Maestro, cue the timeless music for the offseason that never seems to end . . .
It's Friday. College football season is now so close you can practically taste it. Alas, it's still not here. That's not my problem. It's not your problem. And it's no longer Butch Davis's problem, as he's got a 4 p.m. tee time with John Blake and is busy telling Gus Malzahn and Kirby Smart what a nice place Chapel Hill is in the fall (and he's not lying).
But since we have to do something for the next 5 weeks I present to you Free Form Friday, in which I write until the carpel tunnel and/or boredom sets in as a futile attempt to chase away the offseason. Enjoy.
Like the rest of you I was disappointed to hear the news that Brandon Burrows will be lost for the season as a result of "chronic shoulder instability." Not to be that guy, but I've seen that diagnosis become a career ender for several football players. You simply can't play the game if your shoulder keeps popping out of joint. It's crummy news for the defense (which really only has two players, Christian Robinson and Mike Gilliard, who have taken significant snaps at inside linebacker) and for Burrows, who looked like a contributor at the position.
And while it's tempting to view this as just the latest evidence of the Almighty's plan to smite our football team in the smitiest way conceivable, the unfortunate truth is that this is happening all over the country right now. While we have depth concerns all over the depth chart a lot of other teams will as well. I also believe that Bulldog fans will be pleasantly surprised by the contribution of incoming freshman Amarlo Herrera at inside linebacker. He's a bigger guy who's capable of meeting backs in the hole and driving them back. I also think that whoever plays the inside linebacker spots this season will benefit immensely if John Jenkins and Kwame Geathers can get a good push in front of them.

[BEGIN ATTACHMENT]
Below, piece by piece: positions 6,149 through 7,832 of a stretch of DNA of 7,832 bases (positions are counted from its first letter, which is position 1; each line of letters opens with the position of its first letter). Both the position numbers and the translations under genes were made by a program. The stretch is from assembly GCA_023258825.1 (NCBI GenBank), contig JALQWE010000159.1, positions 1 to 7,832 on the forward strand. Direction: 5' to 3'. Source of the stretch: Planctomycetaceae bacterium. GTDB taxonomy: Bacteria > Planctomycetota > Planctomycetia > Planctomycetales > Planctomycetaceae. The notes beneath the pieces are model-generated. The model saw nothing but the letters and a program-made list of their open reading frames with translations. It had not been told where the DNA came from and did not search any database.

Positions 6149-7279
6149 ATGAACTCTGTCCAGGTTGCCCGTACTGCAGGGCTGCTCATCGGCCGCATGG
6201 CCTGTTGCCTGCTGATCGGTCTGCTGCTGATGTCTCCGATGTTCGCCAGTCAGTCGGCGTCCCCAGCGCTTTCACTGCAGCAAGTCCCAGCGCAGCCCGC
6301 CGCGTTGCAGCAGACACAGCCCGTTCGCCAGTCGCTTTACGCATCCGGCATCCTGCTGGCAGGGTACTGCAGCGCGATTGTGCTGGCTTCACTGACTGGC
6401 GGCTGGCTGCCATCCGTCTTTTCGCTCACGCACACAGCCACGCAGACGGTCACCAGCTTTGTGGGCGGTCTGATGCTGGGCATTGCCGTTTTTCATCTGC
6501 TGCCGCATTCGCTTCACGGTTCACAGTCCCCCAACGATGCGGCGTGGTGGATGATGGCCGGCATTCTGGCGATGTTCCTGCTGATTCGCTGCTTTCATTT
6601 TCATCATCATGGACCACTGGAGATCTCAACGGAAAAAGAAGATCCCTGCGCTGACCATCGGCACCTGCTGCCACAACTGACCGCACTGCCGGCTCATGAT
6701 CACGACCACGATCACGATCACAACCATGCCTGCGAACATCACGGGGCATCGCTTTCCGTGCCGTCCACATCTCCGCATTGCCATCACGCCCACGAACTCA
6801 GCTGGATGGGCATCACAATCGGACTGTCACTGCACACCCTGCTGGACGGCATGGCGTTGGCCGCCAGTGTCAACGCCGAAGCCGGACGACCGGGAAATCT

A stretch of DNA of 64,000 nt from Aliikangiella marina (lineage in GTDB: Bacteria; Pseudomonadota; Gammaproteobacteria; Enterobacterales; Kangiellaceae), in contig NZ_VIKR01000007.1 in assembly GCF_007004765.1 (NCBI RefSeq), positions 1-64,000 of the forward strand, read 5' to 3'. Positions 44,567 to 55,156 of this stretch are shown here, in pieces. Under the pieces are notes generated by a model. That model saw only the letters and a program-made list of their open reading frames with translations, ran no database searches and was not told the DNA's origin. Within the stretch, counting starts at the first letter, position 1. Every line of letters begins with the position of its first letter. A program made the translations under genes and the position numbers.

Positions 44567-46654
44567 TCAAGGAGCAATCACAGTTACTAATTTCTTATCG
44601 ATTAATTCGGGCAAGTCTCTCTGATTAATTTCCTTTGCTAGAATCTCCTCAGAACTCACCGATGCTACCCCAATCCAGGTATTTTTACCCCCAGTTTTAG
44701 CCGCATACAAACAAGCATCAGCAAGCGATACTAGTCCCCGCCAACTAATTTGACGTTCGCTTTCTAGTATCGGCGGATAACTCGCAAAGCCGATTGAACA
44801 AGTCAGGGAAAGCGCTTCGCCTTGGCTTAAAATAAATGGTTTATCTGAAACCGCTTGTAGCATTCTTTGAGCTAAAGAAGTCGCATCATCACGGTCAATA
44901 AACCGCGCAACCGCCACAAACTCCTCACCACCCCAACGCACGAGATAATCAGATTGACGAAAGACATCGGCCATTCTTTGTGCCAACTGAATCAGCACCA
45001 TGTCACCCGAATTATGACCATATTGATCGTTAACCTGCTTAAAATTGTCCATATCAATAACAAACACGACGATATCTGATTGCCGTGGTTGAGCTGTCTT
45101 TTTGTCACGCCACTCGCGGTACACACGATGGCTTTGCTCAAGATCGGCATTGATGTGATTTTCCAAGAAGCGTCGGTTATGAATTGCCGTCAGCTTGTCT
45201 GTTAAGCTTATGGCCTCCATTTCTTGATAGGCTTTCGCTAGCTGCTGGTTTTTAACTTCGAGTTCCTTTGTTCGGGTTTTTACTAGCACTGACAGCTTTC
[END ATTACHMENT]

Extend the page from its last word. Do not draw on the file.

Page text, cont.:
Speaking of recruits we need contributions from, I was as excited as anyone about the recent commitment of Bolles School offensive tackle John Theus. However many have overlooked the subsequent commitment of Bradwell Institute lineman Chester Brown. I've got a full length TMI post on the 2012 prospect coming up soon, but by way of a preview allow me to say this: Chester Brown is going to become a fan favorite in Athens. Book it.
And speaking of favorite things, after a lengthy hiatus I'm glad to get back to our ongoing list of the movies every guy (or gal) should see. You can find prior installments and vigorous debate on the topic here, here and here. I'd add to those selections these classics:
- Patton. I had a roommate in college who watched George C. Scott's portrayal of the famed general constantly, and I absorbed it by osmosis. The opening scene is of course iconic, but I would urge you to go see it on the big screen if you ever have the chance. It's just . . .better.
- Bull Durham. My favorite sports movie of all time, at least partially because I have trouble viewing Caddyshack as a sports movie. Also because Crash was right about both the novels of Susan Sontag and astroturf. The older I get the more I understand where Crash was coming from. That simultaneously frightens and reassures me.
- Ferris Bueller's Day Off. NCT suggested this one in the comments to the first installment of this series, and he is absolutely right. Like so many great movies it's about more than meets the eye. What could be more frivolous than a trio of teenagers skipping school to drive around the city and go to a baseball game? Nothing I can imagine. Yet in Ferris and Cameron we see a yin/yang, push/pull between the free spirit and the responsible citizen, the eternal optimist and the constant pessimist, the jovial extrovert and the dour introvert. Ferris and Cameron are not two different people. They are two sides of the same person, locked in constant friendly combat. While driving an awesome car and hanging out with Mia Sara.
As usual, pick all the nits you want with these selections in the comments, and have a great (albeit football free) weekend. Until later . . .